Having just wrapped what's been called one of its strongest seasons (and that's saying something!), NBC's critical darling — a three-time Emmy winner for comedy series — is a safe bet for another nod. The show's only potential stumbling block, however surmountable it may be, is the possibility that the cast’s on-screen shenanigans might be overshadowed by their off-screen ones (Baldwin's threats to depart the series as well as Tracy Morgan's gay-slur laden stand-up set).
THE BIG BANG THEORY
Now that CBS' comedy finally was nominated for the best series Emmy last year, it doesn't take a genius like Sheldon Cooper to figure out that it's likely to be given a second turn at bat.
NBC’s little comedy that could failed to score a single major Emmy nomination during its first four years on the air. Might voters be inclined to right that wrong and throw the show a bone for its mostly satisfying fifth and final season? We’re not holding our breath.
For three seasons now, the industry consensus about NBC's community-collegiate comedy has seemed to be that it's smart, innovative, funny … and just too far-out for its own good. But, after its fans campaigned for its return to the schedule, and creatively it scored over and over (first with a send-up of Ken Burns' The Civil War and then with a Law & Order spoof), the tide may finally have turned. But the recent ouster of creator Dan Harmon and his publicized feud with co-star Chevy Chase may prove distracting for Academy voters.
ABC’s (and now TBS’) wine-soaked satire boasts one of the best comedy ensembles on the tube, but it faces an uphill battle getting Emmy’s attention. Strike 1: Its first two seasons were completely shut out. Strike 2: It spent most of Season 3 on the bench. Strike 3: That title.
CURB YOUR ENTHUSIASM
After sitting out the last Emmys due to ineligibility, Larry David's HBO mainstay came roaring (perhaps grumbling?) back this season with a move to Manhattan and a particularly well-received series of episodes. But, while both the show and its star are Emmy favorites — and at least the latter is a surefire nominee — the odds of either one taking home the gold aren't all that great: To date, the series has won only a single statuette, and that was for directing, way back in 2003.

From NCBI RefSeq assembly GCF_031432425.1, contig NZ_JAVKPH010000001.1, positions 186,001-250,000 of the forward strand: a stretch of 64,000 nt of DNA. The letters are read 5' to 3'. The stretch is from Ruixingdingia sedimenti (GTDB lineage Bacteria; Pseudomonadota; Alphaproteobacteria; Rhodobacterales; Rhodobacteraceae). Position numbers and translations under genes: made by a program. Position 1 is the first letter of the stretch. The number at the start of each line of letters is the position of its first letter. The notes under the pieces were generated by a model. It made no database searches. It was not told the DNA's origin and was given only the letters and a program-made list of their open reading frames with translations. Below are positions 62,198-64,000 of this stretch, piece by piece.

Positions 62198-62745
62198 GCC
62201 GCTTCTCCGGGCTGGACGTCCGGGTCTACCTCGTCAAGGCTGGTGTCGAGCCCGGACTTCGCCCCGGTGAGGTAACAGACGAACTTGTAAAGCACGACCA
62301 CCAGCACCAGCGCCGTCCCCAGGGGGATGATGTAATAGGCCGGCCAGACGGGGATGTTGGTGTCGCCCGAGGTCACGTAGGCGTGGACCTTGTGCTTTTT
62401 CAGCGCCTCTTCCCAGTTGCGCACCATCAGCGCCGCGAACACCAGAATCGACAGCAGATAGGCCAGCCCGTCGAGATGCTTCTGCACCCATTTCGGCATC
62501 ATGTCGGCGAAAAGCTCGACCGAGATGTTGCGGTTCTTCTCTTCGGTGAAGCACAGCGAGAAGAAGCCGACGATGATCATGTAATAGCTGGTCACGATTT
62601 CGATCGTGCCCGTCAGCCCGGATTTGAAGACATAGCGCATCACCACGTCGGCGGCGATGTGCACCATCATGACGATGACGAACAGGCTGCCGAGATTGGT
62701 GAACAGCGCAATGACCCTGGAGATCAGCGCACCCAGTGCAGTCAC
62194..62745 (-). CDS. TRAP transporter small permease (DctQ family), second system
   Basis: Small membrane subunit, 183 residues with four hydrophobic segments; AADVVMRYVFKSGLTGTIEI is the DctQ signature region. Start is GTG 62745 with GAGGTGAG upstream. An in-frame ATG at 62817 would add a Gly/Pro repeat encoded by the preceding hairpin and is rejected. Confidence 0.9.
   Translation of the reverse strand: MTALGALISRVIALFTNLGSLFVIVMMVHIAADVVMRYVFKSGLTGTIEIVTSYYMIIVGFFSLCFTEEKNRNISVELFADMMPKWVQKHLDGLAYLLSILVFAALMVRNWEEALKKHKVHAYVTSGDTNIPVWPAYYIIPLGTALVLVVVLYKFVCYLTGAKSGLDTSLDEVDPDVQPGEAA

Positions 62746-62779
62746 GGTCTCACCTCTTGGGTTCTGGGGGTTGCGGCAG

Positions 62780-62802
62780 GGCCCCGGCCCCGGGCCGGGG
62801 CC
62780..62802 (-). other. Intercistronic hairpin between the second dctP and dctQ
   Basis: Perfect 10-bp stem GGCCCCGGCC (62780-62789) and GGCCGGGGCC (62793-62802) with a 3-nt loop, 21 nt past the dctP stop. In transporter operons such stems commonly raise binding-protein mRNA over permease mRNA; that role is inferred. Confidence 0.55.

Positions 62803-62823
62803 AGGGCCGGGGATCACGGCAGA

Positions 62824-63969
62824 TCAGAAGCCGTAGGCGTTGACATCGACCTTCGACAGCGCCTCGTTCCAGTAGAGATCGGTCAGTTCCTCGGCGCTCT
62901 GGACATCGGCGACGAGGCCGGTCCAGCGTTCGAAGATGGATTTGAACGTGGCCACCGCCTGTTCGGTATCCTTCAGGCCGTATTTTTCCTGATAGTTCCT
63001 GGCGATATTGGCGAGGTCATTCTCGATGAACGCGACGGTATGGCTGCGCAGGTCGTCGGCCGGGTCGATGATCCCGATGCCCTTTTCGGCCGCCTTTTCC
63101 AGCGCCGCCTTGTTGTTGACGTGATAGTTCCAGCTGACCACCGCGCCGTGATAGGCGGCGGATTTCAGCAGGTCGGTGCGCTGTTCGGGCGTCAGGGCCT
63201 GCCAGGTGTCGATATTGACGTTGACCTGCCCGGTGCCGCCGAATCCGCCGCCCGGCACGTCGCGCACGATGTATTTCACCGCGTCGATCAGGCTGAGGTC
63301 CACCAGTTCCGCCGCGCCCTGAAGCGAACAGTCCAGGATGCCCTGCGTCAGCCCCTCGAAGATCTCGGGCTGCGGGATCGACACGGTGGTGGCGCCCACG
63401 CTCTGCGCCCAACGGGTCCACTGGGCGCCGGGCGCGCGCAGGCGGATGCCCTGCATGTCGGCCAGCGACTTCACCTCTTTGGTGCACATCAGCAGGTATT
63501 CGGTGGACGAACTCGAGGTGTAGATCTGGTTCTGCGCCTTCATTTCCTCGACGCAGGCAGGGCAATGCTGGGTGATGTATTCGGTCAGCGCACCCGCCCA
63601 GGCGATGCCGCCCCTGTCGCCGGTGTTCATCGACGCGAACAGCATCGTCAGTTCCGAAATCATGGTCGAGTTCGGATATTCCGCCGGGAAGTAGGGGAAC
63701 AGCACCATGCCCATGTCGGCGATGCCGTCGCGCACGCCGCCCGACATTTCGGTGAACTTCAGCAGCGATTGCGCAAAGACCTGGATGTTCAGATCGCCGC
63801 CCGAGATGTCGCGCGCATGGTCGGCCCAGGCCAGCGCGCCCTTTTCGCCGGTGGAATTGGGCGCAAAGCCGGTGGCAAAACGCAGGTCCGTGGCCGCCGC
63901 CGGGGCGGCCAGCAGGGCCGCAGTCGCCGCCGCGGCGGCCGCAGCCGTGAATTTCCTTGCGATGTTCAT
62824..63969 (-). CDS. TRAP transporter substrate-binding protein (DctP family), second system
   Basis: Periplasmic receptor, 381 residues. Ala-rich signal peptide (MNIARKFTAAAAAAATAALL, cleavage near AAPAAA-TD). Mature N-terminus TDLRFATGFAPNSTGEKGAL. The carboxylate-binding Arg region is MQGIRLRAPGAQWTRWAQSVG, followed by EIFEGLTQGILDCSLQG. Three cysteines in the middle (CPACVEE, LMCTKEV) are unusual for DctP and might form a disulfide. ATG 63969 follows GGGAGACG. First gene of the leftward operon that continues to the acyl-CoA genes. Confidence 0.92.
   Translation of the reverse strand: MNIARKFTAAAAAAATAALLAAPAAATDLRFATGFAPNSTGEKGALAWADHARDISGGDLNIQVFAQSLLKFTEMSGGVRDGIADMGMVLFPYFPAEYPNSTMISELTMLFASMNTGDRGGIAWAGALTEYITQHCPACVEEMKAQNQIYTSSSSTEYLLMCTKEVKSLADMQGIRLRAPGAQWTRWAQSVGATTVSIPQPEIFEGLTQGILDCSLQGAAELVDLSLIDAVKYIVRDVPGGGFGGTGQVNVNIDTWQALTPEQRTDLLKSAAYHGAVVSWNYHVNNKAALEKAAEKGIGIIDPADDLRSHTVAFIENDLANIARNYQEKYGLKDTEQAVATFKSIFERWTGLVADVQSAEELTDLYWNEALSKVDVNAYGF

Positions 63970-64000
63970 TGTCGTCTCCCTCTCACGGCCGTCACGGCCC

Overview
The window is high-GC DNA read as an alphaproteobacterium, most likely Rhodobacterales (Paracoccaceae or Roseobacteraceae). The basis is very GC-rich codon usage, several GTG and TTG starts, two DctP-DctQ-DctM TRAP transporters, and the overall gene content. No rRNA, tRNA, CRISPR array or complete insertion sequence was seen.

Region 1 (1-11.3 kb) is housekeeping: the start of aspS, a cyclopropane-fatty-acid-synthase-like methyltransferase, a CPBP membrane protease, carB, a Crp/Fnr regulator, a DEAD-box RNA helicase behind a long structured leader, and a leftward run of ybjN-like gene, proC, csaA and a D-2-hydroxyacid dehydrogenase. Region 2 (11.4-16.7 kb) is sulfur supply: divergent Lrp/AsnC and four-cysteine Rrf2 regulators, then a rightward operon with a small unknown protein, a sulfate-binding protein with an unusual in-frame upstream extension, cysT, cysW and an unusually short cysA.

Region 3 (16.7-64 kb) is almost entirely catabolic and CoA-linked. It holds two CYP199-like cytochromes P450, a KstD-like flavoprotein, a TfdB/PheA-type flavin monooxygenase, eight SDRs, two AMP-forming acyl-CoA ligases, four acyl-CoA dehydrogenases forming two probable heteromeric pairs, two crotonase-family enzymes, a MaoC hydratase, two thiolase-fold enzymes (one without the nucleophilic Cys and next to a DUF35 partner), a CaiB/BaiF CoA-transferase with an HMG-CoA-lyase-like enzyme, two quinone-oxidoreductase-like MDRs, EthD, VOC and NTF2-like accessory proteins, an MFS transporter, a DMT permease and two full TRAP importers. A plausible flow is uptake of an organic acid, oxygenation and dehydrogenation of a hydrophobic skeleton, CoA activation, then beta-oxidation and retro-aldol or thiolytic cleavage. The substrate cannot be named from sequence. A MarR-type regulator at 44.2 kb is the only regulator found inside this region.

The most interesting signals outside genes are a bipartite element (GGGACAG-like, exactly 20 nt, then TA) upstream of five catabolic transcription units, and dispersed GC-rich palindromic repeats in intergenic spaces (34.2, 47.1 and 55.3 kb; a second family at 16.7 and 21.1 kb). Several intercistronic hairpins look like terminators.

HBO's new comedy about a screw-up's spiritual awakening is an acquired taste that as yet not many viewers have acquired. (Given its low ratings, it was a shock that it was even renewed for a second season.)
Lena Dunham's freshman comedy initially took some heat for lack of diversity and allegations of nepotistic casting, but the focus of discussion has now returned to the fact that, at the end of the day, the show is drop-dead, deadpan funny. And, since the industry's infatuation with the fresh-faced series (and, for that matter, its creator/star) never wavered, it probably stands an even better chance of returning HBO to the comedy race than the cable network's last nominee, the aging Curb Your Enthusiasm.
Debate over whether the Fox musical has already peaked inevitably leads to talk that perhaps this year it won't be given another Emmy nod (its third, should it manage to get the nomination). It still has moments of greatness, of course. But will voters deem them "momentous" enough?
The two Critics Choice nods the show picked up (for Casey Wilson and Damon Wayans Jr.) certainly raises the ABC comedy’s kudos profile, but will it be enough to get the attention of Emmy voters? As amahzing as that would be, it’s probably a long-shot.
Since creator-star Louis C.K. earned his surprise nomination for lead actor last year (not to mention one for writing), his "stand-up comedy's" profile has only been raised. Better still for its prospects, its profile has been raised among the sort of industry types who are also Emmy voters. So expect to see him again in the running — and don't be shocked if his show squeezes into the ultra-competitive comedy series category as well.
Since Season 3 is regarded as highly as Seasons 1 and 2, ABC's megahit is certain to be nominated again for comedy series — and all but certain to take home the Emmy for the third time in a row.
As one of the season's few new comedy breakouts, Fox's freshman is all but automatically moved to the Emmy shortlist for a nod.
Response to the workplace laffer's first season post-Steve Carell has been tepid at best. As a result, the show is faced with the very real possibility that it will not be nominated for the comedy series Emmy for the first time since its brief and underrated first season in 2005.
PARKS AND RECREATION
If any show really poses a threat to Modern Family, it's this one. NBC's local-government send-up is coming off not just its best season yet, but one that's so superlative that some critics have taken to calling it the best comedy on television. So, obviously, a nomination is a given. And a win? A definite maybe.
For our money, ABC’s rookie suburban satire is the most underrated comedy on the air. In a less crowded field of contenders, it would be a shoo-in for a best series nod. It’s best hope for Emmy love is probably for supporting actress (and Critics Choice nominee) Cheryl Hines.
Very different from just about anything on HBO, or on any other channel for that matter, this profane series – set in the unsettled office of the vice president to an unseen U.S. president – has been gaining momentum.